2020 Regulatory & Risk Management Indicator score increases by eight points
Regulatory compliance and risk concerns remain high in a number of key areas for U.S. banks and credit unions, according to the results of Wolters Kluwer’s 2020 Regulatory & Risk Management Indicator survey. This year’s survey, conducted by Wolters Kluwer’s Compliance Solutions business, generated a Main Indicator Score of 103, an eight-point increase over the 2019 score. This was influenced by concerns about managing regulatory change, mortgage-related regulations, and U.S. Coronavirus Aid, Relief, and Economic Security (CARES) Act requirements.
The COVID-19 pandemic weighed heavily on respondents’ minds: 86 percent view the pandemic as a significant or moderate factor in their organizations’ enterprise risk planning. Other areas of high concern include loan default risk (85 percent), business resilience and adaptability (79 percent), and recession fears (78 percent).
“Relatively high levels of concern remain across a range of areas, reinforcing the fact that regulatory compliance and risk management issues continue to significantly challenge financial institutions,” said Timothy R. Burniston, Senior Advisor for Regulatory Strategy with Wolters Kluwer Compliance Solutions. “That said, respondents expressed their highest levels of confidence in the past four years regarding their organizations’ ability to manage risk across all business lines.”
Burniston will share insights on this year’s Indicator survey findings in a webinar, “Annual Survey Results Signal Direction for Banking Industry,” 2-3 p.m. EST Wednesday, Dec. 16, along with Wolters Kluwer Senior Specialized Consultant Elaine Duffus and Steven D’Alfonso, Research Director, IDC Financial Insights.
The calculation of the Main Indicator Score is based on several factors, including the number of new federal regulations, number of enforcement actions, and the total dollar amount of fines imposed on banks and credit unions over the past 12 months, together with additional information provided by survey respondents. The survey was conducted nationwide between August 4 and September 3, 2020 and generated 665 responses.
Of top obstacles cited in implementing effective compliance programs, 46 percent ranked manual compliance processes as a “7” or higher concern on a 10-point scale, and 41 percent cited inadequate staffing, both slight declines from 2019 levels. Perceptions of regulatory scrutiny of fair lending programs remained relatively unchanged, with 42 percent indicating that the level has remained the same.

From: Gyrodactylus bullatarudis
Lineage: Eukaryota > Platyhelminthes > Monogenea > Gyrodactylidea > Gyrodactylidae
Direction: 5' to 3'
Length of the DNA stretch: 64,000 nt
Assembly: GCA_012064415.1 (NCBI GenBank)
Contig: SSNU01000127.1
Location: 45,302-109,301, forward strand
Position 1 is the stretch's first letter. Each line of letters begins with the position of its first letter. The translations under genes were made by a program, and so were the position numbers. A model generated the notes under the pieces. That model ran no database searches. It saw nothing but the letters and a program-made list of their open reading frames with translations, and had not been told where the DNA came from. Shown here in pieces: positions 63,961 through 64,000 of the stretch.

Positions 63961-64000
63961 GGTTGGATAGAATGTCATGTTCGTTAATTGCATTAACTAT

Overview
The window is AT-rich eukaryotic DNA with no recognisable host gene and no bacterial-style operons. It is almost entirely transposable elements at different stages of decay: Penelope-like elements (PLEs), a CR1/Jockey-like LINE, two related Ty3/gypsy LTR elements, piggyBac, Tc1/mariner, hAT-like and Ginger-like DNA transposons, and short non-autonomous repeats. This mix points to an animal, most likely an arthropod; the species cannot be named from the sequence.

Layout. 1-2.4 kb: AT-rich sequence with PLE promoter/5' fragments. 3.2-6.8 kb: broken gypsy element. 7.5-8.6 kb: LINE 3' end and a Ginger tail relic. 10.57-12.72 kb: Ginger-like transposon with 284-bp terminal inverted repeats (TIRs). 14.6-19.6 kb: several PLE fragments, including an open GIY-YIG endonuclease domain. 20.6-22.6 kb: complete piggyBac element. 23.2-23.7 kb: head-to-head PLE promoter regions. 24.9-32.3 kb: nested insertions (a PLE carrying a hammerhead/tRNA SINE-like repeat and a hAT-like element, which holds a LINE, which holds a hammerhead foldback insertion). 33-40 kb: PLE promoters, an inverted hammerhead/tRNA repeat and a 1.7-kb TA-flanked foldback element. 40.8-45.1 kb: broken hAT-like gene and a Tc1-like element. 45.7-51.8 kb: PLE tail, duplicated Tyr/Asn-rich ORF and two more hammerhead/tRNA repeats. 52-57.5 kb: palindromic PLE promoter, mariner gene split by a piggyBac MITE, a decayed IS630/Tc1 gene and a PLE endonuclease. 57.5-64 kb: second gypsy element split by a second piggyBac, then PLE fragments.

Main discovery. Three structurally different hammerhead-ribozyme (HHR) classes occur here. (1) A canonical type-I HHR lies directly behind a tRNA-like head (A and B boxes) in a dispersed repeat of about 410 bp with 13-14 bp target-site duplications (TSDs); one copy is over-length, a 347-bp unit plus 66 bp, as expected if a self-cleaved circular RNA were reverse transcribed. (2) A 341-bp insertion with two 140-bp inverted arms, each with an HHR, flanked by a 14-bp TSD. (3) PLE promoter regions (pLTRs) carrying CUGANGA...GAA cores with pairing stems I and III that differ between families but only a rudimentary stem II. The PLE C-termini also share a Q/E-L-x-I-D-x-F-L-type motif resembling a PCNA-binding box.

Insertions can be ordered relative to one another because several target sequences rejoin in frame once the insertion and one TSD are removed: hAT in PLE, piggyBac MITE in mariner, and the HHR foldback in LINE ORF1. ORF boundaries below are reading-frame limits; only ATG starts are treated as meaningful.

Looking forward to 2021, top risk management priorities identified include cybersecurity (72 percent), credit risk (61 percent) and compliance risk (40 percent), with concerns about credit risk having jumped 16 percentage points from 2019’s survey.
Asked about prospects for reduced regulatory burden the next two years, respondents revealed greater pessimism, with 56 percent citing the likelihood of regulatory relief as either “somewhat unlikely” or “very unlikely” compared to 45 percent in 2019.
“The input from our survey respondents reflects another year of challenges for the U.S. banking industry as it navigates through the tumultuous impacts of the pandemic--and accompanying regulatory changes,” said Steven Meirink, Executive Vice President and General Manager for Wolters Kluwer Compliance Solutions. “The industry has weathered these challenges admirably, and we continue to support our clients in addressing the many regulatory and risk management issues they face as they work to serve their customers.”
Over the next 12 months, respondents’ most pressing regulatory compliance challenges include, in order of importance, keeping current with and managing regulatory changes, pandemic impacts, mortgage-related regulations, and employee staffing challenges. Respondents also expressed a high level of concern about their ability to comply with Bank Secrecy Act/Anti-Money Laundering requirements, fair lending laws and regulations, Current Expected Credit Losses (CECL) standards, and possible beneficial ownership rule changes.